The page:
The Tunnel is a dream-like fantasy about fear, alienation and war in the suburbs from a young boy's point of view.

"Just before I got to the tunnel, all hell broke loose. The sky lit up along the horizon in the north like a fireworks display. I could hear the pounding of artillery and rocket fire and feel the vibration deep in my chest."

In the sandy distance loud booms shook the earth all afternoon. Everyone knew the ground war would be starting soon. Down the road on the way to Bobby's house a single tank sat silently, its turret pointing at my head, following me as I walked past, as if I was suspected of enemy sympathies.

As always at Bobby's house the TV was on. Sad clowns cavorted across the screen, popping balloons with sharp tacks and pulling giant condoms over each other's heads. Every few minutes an announcer would break in with a special news bulletin that he would read grimly in a flat voice that barely concealed deep emotion. Then it was back to the clowns—clowns dancing, clowns fighting, clowns running numbers.

Bobby's mother and father seemed tense and irritable. They kept dropping hints that I should go home, that they were about to eat dinner, that it was getting late and it soon would be dark and scary outside. But Bobby and I sat riveted to the cathode ray clowns, laughing and clapping and cheering their scatological high jinks. Finally, Bobby's mother and father picked me up and tossed me out the door where I sprawled on the front walk with a dusty thud. Standing up uncertainly, I dusted myself off and began the long walk home.

It was dusk now and as I walked along the road I could hear the heavy rumble of tanks and artillery on the move. The sound seemed to come from every direction—from the dense green forest on either side of the road, from high above in the purple sky, vibrating under the rutted dirt road.

Then suddenly the sound stopped and it became eerily quiet. No birds sang, no owls hooted, no crickets chirped, no wind blew through the tall oaks. The world seemed to hold its breath.

Just before I got to the tunnel, all hell broke loose. The sky lit up along the horizon in the north like a fireworks display. I could hear the pounding of artillery and rocket fire and feel the vibration deep in my chest. The sky above was alive with the roar and flash of jets and missiles and the whoosh of unseen projectiles. With my heart beating wildly I ran toward the entrance of the tunnel, seeking the safety of its cool darkness.

The tunnel was packed end to end with columns of tanks. Choking diesel smoke hung in the air. It was dark and quiet in the tunnel and strangely, no people to be seen. The big tanks sat there in a neat row like big hulks barely visible in the dim light. As I walked through the tunnel, I wondered if there was anyone in the tanks, or if they were empty, the soldiers celebrating the beginning of hostilities in some local bar pinching women and swilling beer.

About half way through the tunnel, I was startled by a tall soldier suddenly stepping out from behind a tank. His thin face was pale white and his eyes seemed to glow red in the dim light.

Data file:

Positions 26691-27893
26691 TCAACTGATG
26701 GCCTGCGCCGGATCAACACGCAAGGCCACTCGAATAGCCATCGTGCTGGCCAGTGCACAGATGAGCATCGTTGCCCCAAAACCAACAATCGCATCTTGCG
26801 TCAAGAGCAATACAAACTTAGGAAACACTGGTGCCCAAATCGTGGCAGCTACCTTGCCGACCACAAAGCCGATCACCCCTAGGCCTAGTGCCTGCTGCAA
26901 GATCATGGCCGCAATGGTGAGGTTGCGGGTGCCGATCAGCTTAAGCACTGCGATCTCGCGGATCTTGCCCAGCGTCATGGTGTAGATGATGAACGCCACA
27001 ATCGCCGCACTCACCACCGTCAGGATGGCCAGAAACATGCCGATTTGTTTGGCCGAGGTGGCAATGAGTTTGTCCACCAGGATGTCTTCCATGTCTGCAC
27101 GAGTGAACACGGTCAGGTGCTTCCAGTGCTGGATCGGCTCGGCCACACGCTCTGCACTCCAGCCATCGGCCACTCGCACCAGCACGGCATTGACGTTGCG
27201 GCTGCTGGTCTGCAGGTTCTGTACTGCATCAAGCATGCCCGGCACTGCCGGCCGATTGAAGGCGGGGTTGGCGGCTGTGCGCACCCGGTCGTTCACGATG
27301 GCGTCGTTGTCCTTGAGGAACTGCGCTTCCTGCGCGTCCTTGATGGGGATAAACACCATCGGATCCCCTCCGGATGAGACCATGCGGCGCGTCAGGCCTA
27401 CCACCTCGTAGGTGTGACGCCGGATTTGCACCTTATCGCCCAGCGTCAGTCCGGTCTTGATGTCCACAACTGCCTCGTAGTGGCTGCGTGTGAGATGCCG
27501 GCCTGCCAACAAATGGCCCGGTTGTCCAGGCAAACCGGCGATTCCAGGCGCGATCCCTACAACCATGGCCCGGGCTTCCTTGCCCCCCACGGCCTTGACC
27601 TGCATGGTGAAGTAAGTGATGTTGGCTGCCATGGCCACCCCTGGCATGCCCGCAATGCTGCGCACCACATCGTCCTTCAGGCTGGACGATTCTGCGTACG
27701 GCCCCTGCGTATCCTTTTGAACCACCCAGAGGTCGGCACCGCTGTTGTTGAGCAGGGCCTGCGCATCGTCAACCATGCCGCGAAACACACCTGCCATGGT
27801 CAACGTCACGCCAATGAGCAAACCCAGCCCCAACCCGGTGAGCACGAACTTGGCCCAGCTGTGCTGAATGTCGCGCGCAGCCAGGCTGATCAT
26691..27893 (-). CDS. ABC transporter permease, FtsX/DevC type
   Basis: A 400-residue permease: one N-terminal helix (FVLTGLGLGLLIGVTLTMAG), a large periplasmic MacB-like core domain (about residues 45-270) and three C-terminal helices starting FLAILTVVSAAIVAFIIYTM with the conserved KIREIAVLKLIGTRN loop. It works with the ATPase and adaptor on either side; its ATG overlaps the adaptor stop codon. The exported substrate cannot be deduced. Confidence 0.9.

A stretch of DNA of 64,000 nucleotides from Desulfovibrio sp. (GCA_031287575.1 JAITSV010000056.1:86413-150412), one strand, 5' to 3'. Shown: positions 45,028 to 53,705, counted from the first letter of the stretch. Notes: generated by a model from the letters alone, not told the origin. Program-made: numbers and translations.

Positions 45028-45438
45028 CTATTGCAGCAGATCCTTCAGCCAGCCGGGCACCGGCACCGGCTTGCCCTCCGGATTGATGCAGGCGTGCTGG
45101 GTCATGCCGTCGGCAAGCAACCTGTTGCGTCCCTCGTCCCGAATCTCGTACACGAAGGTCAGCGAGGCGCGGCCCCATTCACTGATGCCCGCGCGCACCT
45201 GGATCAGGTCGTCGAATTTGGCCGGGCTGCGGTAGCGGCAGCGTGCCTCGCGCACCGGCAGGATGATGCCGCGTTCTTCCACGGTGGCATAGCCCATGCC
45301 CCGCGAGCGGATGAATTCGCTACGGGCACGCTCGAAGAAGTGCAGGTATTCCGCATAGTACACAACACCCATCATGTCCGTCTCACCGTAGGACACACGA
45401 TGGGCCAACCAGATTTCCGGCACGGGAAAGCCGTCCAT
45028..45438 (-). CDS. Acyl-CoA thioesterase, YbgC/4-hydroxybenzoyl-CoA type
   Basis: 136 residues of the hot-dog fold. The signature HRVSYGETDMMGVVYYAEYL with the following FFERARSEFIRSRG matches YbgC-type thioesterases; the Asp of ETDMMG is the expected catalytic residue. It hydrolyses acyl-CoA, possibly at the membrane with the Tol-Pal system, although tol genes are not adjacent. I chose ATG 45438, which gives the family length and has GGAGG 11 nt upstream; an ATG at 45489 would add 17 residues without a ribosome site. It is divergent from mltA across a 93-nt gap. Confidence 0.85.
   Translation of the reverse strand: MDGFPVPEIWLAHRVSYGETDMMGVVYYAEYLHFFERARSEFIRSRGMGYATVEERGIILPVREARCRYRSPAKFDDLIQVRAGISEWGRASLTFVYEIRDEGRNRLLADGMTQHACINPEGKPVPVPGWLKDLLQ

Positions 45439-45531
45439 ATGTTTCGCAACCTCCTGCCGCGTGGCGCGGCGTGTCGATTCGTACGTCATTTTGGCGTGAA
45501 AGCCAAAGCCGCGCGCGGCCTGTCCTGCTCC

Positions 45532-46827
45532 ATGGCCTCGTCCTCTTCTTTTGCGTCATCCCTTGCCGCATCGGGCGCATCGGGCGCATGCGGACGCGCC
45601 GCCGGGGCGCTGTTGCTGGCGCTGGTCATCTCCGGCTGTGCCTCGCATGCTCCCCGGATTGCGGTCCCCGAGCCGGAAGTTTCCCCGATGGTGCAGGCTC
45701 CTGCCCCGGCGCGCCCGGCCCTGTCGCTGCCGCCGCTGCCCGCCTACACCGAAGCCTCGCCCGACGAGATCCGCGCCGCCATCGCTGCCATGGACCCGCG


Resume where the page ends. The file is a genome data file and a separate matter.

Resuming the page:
"What are you doing here?" he barked.

"I'm on my way home," I said, my voice cracking with fear.

"Then get going," he growled, suddenly clenching his fists and moving toward me with a threatening posture.

Without looking back, I began to run as fast as I could. I could see a small dim light at the tunnel's opening, but it didn't seem to get any larger as I ran toward it. On and on I ran, my lungs choking with smoke and dust and the fear of death.

Finally, I approached the end of the tunnel. As I ran toward the light, the outside world seemed to explode into flames. Backing up to protect myself from the intense heat radiating from the outside, I peered through the smoke and flames to try to catch a glimpse of my apartment building in the valley below. The whole valley seemed to be on fire, the sky above laced with streaking lights.

Then the tall gaunt soldier with the glowing eyes was there again. I jumped in fright at his sudden reappearance.

"What did I tell you—go home," he commanded.

"But...I'm afraid," I stammered.

"You have reason to be afraid in here. This tunnel is a high priority target. Don't you know that?"

"But at least I'm safe in the tunnel," I said.

"Safe?" The soldier laughed hysterically in a high-pitched humorless cackle. "Safe? Don't you know the enemy has cluster bombs that can saturate the interior of this tunnel with thousands of tiny bomblets, each capable of exploding with the force of a firecracker?"

"No sir" I said,

"Then run along, sonny," said the soldier, taking a fatherly tone of voice.

Suddenly I felt very lonely. I did not want to go back to my bleak, lonely apartment. I wanted to be with people, with friends and family, to share our fear and face death together within the comfort of social intercourse. But I didn't have any friends or family, and had no place to go.

Awash in despair, I walked quickly toward the end of the tunnel, walking faster and faster until I was running and the wind whistled in my ears and the heat sucked my breath out of my body and then I was out of the tunnel and the flames surrounded me and the ground shook with the impact of huge bombs and still I ran, faster and faster, my arms and legs pumping furiously, the road shrouded in smoke and flames, my destination unseen and unknown.



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